This paper examines the argument that a small open economy with goods and service markets integrated into a major currency block has decreased autonomy over its monetary policy. The idea is derived from Optimum Currency Area theory (OCA), which tries to answer the question of what economic area is supposed to share one common currency. The main cost of joining a common currency area is a loss of independent monetary policy of the economy. Independence of monetary policy can be interpreted as the ability to set interest rates autonomously of the international interest rates. The de facto independence of an economy is strongly influenced by its size and market integration as R. McKinnon famously noted. Therefore, the paper's question is: do the countries abstaining from joining the Eurozone have a truly independent monetary policy? If the independence of their monetary policy is low, then the cost of joining the Eurozone is also low. The topic is highly relevant for the examined countries as five of them are legally bound to accept Euro. Therefore, the costs of losing "not so independent" monetary policy should not be so high. We analyze the data if the European countries with sovereign currency follow the monetary policy of the Eurozone and the United States. As previous literature stated, the independent monetary policy sets the interest rates to impact the economy's internal balance. On the other hand, if the central bank uses its interest rate tool to affect the exchange rate, then the monetary policy is not so independent. The results show that the monetary authorities of the United Kingdom, Sweden, and Denmark follow the lead of the European Central Bank much more evidently than the Czech Republic, Hungary, Poland, and Romania. Read more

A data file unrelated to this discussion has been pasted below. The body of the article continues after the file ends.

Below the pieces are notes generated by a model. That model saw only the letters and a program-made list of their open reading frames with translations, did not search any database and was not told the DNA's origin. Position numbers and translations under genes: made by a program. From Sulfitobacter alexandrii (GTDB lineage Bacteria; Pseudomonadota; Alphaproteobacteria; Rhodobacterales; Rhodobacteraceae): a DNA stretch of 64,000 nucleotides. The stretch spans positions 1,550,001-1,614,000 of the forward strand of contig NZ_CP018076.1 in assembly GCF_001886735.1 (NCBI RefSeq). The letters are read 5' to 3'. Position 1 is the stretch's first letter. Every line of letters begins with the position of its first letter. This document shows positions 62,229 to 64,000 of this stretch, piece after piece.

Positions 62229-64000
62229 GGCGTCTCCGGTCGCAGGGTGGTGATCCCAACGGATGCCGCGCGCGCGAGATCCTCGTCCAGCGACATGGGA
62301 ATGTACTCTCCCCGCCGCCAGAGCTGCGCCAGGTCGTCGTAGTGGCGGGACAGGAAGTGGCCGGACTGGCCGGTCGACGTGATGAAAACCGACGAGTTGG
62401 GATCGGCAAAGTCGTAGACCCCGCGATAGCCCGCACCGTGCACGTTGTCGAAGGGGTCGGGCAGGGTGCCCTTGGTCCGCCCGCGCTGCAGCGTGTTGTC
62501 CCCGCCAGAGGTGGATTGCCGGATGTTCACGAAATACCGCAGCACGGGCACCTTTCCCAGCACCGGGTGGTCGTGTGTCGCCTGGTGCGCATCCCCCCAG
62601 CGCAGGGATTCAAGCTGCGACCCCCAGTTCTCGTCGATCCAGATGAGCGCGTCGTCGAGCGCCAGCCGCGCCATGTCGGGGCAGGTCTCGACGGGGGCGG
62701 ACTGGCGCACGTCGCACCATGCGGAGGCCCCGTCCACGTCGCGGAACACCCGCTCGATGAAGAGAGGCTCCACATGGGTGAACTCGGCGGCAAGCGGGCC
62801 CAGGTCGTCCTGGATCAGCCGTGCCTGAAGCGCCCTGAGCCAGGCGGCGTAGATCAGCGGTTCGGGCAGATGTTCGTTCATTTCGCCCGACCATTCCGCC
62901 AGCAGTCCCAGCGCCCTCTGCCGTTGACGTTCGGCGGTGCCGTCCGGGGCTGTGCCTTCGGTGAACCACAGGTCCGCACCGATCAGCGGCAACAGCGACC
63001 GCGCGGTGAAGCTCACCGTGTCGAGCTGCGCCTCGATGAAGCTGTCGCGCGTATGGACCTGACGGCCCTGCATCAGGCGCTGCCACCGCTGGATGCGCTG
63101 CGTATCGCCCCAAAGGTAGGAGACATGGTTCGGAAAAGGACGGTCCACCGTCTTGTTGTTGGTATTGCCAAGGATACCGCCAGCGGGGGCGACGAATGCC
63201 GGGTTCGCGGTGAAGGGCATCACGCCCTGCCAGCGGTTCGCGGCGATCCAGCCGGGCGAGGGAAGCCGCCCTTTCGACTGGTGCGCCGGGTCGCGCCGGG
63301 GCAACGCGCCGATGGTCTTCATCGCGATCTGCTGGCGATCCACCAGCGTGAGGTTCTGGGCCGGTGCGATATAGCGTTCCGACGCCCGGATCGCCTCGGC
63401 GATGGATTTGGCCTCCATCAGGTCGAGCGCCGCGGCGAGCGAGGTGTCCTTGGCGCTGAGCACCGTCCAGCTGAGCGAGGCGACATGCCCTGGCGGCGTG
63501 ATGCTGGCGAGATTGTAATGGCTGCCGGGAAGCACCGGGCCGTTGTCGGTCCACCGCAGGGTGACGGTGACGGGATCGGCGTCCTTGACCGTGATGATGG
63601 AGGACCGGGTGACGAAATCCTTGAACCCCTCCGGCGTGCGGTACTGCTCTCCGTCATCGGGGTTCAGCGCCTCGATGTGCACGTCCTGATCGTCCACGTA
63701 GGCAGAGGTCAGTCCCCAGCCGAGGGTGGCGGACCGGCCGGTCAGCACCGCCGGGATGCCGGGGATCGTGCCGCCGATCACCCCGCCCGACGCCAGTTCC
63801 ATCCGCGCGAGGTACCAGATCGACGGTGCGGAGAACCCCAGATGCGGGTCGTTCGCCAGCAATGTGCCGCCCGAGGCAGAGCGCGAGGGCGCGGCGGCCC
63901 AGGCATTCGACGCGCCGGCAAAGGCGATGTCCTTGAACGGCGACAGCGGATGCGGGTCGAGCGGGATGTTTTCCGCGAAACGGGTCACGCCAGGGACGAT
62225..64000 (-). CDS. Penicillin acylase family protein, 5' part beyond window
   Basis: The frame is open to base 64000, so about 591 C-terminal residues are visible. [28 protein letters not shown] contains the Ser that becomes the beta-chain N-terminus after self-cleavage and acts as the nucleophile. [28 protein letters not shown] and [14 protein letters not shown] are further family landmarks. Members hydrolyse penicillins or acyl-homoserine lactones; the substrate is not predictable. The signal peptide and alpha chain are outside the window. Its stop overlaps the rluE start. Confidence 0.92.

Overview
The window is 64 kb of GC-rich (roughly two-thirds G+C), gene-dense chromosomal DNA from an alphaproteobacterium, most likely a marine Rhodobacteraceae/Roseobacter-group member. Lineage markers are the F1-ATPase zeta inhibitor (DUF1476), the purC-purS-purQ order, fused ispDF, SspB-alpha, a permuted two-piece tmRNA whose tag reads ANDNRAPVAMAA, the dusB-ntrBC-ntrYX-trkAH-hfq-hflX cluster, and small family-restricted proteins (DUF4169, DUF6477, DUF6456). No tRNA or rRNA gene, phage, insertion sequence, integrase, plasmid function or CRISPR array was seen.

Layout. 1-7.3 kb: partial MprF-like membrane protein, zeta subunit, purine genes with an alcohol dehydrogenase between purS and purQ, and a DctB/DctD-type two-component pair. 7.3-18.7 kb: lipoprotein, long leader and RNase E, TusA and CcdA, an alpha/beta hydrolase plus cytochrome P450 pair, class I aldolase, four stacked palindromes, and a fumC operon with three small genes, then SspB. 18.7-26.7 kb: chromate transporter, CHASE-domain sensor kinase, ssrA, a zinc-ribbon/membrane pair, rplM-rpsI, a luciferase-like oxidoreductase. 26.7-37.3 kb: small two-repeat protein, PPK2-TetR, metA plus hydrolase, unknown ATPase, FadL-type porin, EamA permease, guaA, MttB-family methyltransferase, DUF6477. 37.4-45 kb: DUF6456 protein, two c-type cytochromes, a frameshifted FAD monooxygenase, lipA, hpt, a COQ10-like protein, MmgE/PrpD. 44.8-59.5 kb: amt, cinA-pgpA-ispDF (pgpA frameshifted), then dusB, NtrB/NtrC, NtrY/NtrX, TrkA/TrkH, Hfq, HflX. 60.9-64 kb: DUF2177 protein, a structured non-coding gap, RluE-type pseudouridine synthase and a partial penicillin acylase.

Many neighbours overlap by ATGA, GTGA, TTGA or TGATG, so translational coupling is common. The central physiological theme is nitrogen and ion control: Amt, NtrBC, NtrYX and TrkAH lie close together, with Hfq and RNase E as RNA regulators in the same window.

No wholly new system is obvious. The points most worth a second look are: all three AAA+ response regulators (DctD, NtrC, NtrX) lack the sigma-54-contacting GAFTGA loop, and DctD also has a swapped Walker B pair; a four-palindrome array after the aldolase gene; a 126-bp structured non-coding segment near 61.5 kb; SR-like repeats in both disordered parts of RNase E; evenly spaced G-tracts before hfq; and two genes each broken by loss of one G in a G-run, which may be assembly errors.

monetary policy, OCA, common currency, market integration

E50, E47, E02